If you are considering filing for divorce in Maryland, your filing must include the grounds, or basis, for the divorce. Beginning this fall, selecting the grounds when filing for divorce will become an easier determination. During the 2023 Legislative Session, the General Assembly passed bills eliminating limited divorce in Maryland and changing the grounds available for an absolute divorce. On May 16, 2023, Governor Moore signed Senate Bill 36,which was cross-filed with House Bill 14, into law. The new version of Md. Code, Family Law § 7-103 will become effective on October 1, 2023, and will apply to all divorce cases filed on or after that date.
Current Law through September 20, 2023
Maryland law currently provides for two different types of divorce: limited divorce and absolute divorce. An absolute divorce is a permanent end to the marriage. An absolute divorce severs all legal ties between the parties and allows the parties to resume use of a former name or remarry if they choose. In contrast, a limited divorce does not end the marriage. A limited divorce allows a person who does not satisfy the grounds for absolute divorce and cannot reach an agreement with their spouse to ask the court to order temporary relief regarding child custody, child support, alimony, and use of real or personal property. Because a limited divorce is not a permanent end to the marriage, the court may revoke a limited divorce at any time if both spouses jointly request that the limited divorce be revoked. The differences between these two types of divorce and the grounds for each are explained in more detail in Common Questions about Divorce in Maryland.
There are currently two categories of grounds for absolute divorce in Maryland: “fault” grounds and “no-fault” grounds. Under current law, the “no-fault” grounds are mutual consent and 12-month separation. To file for absolute divorce based on mutual consent, the parties must submit a written settlement agreement signed by both parties resolving all issues related to their marriage. This includes alimony, property distribution, and custody and support of the parties’ minor children. To file for absolute divorce based on 12-month separation, the parties must live separate and apart without cohabitation for 12 months without interruption before filing for divorce. The “fault” grounds include adultery, desertion, criminal conviction, insanity, cruelty of treatment, and excessively vicious conduct.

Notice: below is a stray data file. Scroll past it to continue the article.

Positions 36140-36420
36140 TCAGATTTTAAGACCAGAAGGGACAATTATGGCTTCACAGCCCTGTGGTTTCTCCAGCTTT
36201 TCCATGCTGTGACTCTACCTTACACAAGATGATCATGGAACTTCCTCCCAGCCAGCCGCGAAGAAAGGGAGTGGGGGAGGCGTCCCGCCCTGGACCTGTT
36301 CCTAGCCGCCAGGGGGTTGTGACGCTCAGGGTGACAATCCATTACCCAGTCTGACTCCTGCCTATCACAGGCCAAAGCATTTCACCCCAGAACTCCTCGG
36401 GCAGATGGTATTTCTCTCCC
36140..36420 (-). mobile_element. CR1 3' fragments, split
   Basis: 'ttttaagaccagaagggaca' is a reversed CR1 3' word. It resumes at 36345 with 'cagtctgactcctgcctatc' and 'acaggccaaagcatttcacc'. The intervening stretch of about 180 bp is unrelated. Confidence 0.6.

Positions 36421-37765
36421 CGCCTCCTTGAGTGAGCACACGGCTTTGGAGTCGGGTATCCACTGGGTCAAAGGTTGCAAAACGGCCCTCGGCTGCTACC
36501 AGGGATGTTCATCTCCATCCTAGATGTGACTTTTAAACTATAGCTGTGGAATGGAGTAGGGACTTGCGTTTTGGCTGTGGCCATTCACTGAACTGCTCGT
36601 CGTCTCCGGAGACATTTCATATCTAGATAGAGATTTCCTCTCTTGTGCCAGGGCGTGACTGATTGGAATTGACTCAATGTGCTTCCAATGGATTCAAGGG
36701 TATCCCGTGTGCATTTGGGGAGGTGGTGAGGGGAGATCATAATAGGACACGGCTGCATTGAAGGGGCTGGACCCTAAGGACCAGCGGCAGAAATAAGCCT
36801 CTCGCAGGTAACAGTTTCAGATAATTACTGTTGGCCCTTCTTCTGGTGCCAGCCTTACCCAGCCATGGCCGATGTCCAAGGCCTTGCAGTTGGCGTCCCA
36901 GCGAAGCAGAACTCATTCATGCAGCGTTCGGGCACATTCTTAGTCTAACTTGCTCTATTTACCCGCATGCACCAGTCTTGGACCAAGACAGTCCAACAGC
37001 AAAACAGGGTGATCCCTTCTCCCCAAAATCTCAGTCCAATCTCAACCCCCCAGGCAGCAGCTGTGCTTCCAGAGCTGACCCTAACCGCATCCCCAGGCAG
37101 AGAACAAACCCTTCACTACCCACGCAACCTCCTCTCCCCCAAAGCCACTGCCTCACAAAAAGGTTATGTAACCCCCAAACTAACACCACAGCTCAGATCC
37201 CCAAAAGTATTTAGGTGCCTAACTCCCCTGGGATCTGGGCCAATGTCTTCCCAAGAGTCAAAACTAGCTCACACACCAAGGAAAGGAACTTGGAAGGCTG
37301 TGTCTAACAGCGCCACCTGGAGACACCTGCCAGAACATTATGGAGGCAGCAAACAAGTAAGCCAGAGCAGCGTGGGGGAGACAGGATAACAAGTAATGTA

New Law Effective October 1, 2023
The new law scheduled to become effective in October eliminates the concept of limited divorce and changes the grounds for absolute divorce. Beginning in October, there will be only three grounds for absolute divorce: 6-month separation, irreconcilable differences, and mutual consent.
Under current law, separation is a basis for absolute divorce if “the parties have lived separate and apart without cohabitation for 12 months without interruption before the filing of the application for divorce.” Md. Code, Fam. Law § 7-103(a)(4).
Separation will remain a ground for absolute divorce when the new version of Md. Code, Fam. Law § 7-103 becomes effective in October; however, there are some significant changes. First, the requisite period of separation is reduced from 12 months to 6 months. Second, the phrase “without cohabitation” is removed from separation ground in the new version of Md. Code, Fam. Law § 7-103. Furthermore, the new statute adds language clarifying what qualifies as separation. Even if the parties reside in the same home or if the separation is pursuant to a court order, parties “who have pursued separate lives” for at least 6 months qualify as living separate and apart.
Starting in October, to file for absolute divorce based on separation, the parties must live separate and apart for 6 months without interruption before filing. In the new version of the statute, 6-month separation will be codified at Md. Code, Fam. Law § 7-103(a)(1).
Irreconcilable differences is a new ground for absolute divorce. The specific language included in the new version of Md. Code, Fam. Law § 7-103 is “irreconcilable differences based on the reasons stated by the complainant for the permanent termination of the marriage.”